The MidiEvil series is back with an all new adventure.
Sometimes you have to dip into the creepy macabre stuff in order to dig up a worthy product. This has always been the case for Sony Cambridge's MediEvil games, which were pretty popular back on the Sony PlayStation. Bringing Sir Dan, a bony knight with good weapon power and speed to life to take on the undead was a novel touch, almost something that Tim Burton would've dragged out of his psyche if he wasn't so busy bringing masterpieces like Corpse Bride to life. Strangely enough, however, Dan missed the PlayStation 2 run entirely. Sony Cambridge, however, has not forgotten their cowardly friend, and now he's found himself in an all new adventure for the PSP.
Well, technically, it's not all new. MediEvil Resurrection plays just like the first two PlayStation games, with Dan once again resurrected to put a stop to the evil Zarok and his army as they haunt the likes of Gallowmere. You start out in Dan's own dwelling, learning some of his gameplay maneuvers and also a bit of history on Zarok himself in order to prepare for his return to Gallowmere. Then it's off to the creepy gallows, where enemies haunt aplenty and strange orbs must be found to unlock certain gates that allow Dan to proceed.
It's a typical platformer to be sure, but it has a couple of positive things going for it. And it all lies in presentation. Like the previous MediEvil games, Resurrection is showered in creepy but still intentionally funny visuals, with some quirky character designs, headstones that come to life merely to give you some tips, and some exquisite level designs that really looks like they exploded out of Sleepy Hollow itself. The animation's pretty good, if slightly choppy, and the camera's not really too much of an issue. To further back this, the game also contains some memorable, moody music, as well as some terrific (and hilarious) English dialogue that screams Monty Python.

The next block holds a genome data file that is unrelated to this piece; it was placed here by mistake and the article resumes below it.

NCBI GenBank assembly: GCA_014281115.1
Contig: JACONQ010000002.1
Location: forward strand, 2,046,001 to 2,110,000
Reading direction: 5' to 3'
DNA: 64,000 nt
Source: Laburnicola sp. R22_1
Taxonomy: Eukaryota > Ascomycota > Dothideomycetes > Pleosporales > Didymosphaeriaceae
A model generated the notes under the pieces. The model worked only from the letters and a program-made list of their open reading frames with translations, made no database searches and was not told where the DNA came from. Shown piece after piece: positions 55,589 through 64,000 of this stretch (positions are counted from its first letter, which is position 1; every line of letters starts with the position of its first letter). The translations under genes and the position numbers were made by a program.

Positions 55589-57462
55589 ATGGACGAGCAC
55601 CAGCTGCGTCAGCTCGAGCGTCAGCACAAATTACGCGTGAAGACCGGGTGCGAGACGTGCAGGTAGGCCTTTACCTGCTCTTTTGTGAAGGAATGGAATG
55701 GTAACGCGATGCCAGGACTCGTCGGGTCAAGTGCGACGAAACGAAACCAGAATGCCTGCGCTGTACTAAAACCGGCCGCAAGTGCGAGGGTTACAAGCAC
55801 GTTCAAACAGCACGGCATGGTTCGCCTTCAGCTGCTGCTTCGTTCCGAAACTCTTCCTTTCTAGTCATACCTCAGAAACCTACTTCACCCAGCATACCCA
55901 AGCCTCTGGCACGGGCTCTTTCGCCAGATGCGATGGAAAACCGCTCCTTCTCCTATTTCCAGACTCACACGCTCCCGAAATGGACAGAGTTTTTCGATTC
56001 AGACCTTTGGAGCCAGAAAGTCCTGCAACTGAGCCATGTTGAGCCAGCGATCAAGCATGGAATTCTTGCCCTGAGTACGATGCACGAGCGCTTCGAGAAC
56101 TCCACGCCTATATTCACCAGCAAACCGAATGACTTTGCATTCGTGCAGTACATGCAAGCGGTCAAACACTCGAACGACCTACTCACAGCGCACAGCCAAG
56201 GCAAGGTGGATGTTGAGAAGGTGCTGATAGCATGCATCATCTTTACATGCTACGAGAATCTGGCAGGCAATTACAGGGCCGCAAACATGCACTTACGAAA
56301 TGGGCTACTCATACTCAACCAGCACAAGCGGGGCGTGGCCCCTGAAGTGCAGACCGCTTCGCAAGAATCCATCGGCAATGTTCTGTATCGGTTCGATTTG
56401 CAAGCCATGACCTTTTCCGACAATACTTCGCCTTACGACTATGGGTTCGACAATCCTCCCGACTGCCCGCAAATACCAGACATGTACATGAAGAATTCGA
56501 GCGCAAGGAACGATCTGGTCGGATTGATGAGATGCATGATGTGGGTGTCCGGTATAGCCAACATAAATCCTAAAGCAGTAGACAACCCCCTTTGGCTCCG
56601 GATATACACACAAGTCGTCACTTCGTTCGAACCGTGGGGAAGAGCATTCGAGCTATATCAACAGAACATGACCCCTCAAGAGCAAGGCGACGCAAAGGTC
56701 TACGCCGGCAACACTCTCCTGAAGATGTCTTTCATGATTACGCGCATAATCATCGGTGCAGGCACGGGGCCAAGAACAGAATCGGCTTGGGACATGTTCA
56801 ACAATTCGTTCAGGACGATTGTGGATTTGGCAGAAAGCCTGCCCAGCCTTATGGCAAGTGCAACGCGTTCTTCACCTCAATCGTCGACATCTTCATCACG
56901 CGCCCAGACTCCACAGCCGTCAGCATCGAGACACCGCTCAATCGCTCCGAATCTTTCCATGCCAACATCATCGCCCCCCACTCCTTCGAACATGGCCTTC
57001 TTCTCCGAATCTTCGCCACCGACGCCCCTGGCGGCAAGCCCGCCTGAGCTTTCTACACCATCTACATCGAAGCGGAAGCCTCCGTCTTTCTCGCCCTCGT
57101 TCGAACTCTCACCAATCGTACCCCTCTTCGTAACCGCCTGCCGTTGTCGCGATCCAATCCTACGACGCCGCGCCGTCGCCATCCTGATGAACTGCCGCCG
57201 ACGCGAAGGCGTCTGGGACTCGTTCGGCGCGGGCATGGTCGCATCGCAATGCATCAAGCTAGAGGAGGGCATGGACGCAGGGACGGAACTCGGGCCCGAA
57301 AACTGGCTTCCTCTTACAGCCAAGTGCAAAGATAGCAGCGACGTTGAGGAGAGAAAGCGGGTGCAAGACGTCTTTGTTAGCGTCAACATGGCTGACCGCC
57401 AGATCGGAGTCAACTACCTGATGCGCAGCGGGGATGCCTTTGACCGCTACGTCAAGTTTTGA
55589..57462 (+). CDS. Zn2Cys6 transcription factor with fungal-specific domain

The only snags are with the gameplay itself. While the controls work alright for the most part, providing Dan with different weapons and some good power and dash attacks, the gameplay feels a little "floaty". Dan doesn't control accurately, and the lock-on system that's provided doesn't work too well and also leaves you a little susceptible to attacks from other foes.
Of course, Resurrection isn't without its merits. Once you get through the story mode you can also engage in a couple of mini-games, including a cool little romp where you must defend a bell from a barrage of forthcoming enemies, with each wave becoming progressively harder. Too bad there wasn't some sort of Wi-Fi connection to allow for dual Dans.
Then there are the mini games, and these really extend the game's life. There are quite a few that are worth checking out including a fun challenge that requires you to smash rats with a hammer.
I can't fully recommend MediEvil Resurrection because of its control issues and the fact that games have evolved past this aged template. However, fans and those looking for a different kind of platformer for the system will have some fun with it. It's a sluggish game, but its brief moments of brilliant designs make it worth a look.
What's Hot: Lots of neat hack-an-slash gameplay.
What's Not: Sluggish controls.